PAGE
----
Yet another shoe has dropped at TransLink, which continues to be the target of enormous criticism.
On Tuesday, it was announced that two of its most senior executives had been let go. Doug Kelsey, whose involvement with transit in the region predates TransLink’s creation, was most recently chief operating officer, and also president and CEO of the B.C. Rapid Transit Company. His 2014 salary and other payments totalled $355,000, and his severance is likely to total in the hundreds of thousands, if not into the millions.
Bob Paddon has been executive vice-president and was one of the most-quoted senior executives, given that part of his responsibility had been media and public relations. His 2014 salary was $299,000.
He was also overseeing long-term planning, which has been thrown out the window by the public’s overwhelming rejection of the sales-tax plebiscite.
In addition, Doug Allen, who took over as interim CEO in the midst of the plebiscite campaign, has stated he will only stay on for another month. A permanent CEO has not been found.
Former CEO Ian Jarvis remains on the payroll as a consultant, at close to $400,000 per year.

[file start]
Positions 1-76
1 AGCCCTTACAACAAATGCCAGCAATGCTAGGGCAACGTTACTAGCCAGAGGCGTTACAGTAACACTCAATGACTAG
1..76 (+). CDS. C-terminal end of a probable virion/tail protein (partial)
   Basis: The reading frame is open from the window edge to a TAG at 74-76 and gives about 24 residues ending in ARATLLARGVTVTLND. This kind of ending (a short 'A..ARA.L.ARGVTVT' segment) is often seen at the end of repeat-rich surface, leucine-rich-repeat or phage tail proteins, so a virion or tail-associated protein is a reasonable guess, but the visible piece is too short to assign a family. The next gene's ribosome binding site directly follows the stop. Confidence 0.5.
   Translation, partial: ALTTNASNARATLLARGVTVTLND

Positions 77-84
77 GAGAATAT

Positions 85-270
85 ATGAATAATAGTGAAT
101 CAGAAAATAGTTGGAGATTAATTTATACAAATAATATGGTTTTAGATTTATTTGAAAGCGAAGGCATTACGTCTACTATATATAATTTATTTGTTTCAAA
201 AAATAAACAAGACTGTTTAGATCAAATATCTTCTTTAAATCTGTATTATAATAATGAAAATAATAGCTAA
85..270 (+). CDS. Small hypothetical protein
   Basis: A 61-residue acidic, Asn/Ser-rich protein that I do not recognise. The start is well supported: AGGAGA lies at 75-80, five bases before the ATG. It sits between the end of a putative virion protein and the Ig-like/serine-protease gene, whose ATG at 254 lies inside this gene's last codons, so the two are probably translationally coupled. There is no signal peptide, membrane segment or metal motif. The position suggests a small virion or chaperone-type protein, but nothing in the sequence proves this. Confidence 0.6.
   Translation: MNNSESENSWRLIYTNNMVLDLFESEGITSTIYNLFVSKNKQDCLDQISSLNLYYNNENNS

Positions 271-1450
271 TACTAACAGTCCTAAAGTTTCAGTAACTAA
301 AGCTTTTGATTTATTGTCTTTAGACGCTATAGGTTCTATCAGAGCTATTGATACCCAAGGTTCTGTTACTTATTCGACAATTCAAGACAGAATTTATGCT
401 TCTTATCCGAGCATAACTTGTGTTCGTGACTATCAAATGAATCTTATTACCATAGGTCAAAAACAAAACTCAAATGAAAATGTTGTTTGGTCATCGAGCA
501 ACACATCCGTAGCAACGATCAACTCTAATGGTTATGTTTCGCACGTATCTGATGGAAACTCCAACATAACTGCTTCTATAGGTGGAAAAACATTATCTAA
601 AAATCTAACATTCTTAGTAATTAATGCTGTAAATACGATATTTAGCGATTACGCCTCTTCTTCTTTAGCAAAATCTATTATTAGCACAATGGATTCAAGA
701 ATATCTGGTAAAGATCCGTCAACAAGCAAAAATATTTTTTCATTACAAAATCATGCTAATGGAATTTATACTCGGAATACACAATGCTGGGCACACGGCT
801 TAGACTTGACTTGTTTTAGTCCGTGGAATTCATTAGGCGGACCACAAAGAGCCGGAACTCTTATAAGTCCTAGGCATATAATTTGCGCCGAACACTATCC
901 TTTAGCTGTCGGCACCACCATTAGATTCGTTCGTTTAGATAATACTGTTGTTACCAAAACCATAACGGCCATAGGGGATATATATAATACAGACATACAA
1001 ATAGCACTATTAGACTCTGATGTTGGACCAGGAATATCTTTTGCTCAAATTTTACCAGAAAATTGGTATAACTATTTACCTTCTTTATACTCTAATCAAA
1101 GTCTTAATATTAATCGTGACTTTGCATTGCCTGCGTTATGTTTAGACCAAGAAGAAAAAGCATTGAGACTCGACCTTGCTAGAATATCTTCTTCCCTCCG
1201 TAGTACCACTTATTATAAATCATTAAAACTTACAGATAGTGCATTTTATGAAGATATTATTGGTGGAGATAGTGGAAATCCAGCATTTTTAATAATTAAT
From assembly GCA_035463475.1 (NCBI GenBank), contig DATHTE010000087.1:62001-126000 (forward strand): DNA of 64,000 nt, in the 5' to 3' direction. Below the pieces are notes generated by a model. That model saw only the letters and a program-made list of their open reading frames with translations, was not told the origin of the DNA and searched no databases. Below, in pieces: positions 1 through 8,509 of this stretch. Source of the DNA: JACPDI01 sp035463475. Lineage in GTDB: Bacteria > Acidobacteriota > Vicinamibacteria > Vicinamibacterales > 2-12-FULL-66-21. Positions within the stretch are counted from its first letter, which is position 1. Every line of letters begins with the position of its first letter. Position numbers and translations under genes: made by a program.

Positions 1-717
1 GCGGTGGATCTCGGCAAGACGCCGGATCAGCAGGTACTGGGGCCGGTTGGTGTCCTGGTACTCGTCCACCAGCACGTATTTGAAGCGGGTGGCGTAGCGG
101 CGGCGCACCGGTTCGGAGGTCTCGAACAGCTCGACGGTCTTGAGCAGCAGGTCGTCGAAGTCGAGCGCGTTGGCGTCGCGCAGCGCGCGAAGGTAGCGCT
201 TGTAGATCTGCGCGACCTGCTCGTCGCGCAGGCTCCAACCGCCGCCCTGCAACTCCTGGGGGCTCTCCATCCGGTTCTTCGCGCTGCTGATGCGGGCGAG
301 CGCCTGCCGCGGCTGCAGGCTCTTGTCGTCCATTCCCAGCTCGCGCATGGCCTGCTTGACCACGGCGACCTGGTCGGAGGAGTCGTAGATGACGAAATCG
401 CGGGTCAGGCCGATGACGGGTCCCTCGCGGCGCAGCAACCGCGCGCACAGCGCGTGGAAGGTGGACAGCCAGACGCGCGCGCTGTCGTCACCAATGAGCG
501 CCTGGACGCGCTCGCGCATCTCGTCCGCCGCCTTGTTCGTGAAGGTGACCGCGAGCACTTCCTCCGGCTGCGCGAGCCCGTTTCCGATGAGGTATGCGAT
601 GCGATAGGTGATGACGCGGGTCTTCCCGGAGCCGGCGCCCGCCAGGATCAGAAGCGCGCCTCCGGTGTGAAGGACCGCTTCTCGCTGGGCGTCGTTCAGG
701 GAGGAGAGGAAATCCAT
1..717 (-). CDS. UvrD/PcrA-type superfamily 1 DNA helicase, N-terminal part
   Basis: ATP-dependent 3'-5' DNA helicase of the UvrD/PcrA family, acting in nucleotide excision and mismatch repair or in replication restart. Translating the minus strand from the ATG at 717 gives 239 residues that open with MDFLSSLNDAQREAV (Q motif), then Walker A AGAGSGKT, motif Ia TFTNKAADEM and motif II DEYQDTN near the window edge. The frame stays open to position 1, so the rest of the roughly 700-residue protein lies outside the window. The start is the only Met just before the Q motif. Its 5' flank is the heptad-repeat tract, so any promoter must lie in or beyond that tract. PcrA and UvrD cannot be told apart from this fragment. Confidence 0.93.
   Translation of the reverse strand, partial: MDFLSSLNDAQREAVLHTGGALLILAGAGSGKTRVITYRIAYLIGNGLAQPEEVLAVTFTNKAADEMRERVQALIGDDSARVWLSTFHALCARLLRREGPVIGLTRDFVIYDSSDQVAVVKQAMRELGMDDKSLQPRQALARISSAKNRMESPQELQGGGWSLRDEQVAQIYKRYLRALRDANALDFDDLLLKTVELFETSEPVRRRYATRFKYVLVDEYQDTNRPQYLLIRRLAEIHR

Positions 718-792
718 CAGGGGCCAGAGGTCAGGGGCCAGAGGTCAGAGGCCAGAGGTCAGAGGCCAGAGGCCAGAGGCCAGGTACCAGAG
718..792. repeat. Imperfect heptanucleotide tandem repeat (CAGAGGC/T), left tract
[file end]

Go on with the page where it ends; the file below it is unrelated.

While the executives and their pay have been the cause of much of the anger, what this signals is another era of uncertainty. Kelsey and Paddon were both very experienced and, to the best of my knowledge, not the cause of significant problems.
The new permanent CEO needs to start work at a lower salary than Jarvis, Kelsey or Allen have all been pulling in, and take quick and decisive steps towards reducing all executive compensation. If that means people quit, so be it. No one, other than the CEO, should be making more than $200,000.
TransLink pay reflects the pay that top municipal managers make. Their wage levels are significantly higher than they need to be, too.
The new CEO also needs to take a long, hard look at the TransLink Police and see if there is value for money there. As Jordan Bateman of the Canadian Taxpayers Federation has pointed out, most of them are glorified fare collectors. Most have minimal files to deal with, as compared to their municipal or RCMP counterparts. Yet in 2012, more than one-third of them earned more than $100,000 per year.
Many are retired police officers who already get pensions from other jurisdictions.
Some of us had expressed hope that Allen was starting to cut through some of the heavy underbrush which has impeded TransLink’s cost efficiency.
If Surrey and other South Fraser areas are ever going to get better bus service, it must come through a single-minded concentration on cutting costs and spending money wisely.
This may be the first step in that direction, or it is nothing more than window dressing.
Frank Bucholtz writes Fridays for the Peace Arch News. He is the former editor of the Langley Times. firstname.lastname@example.org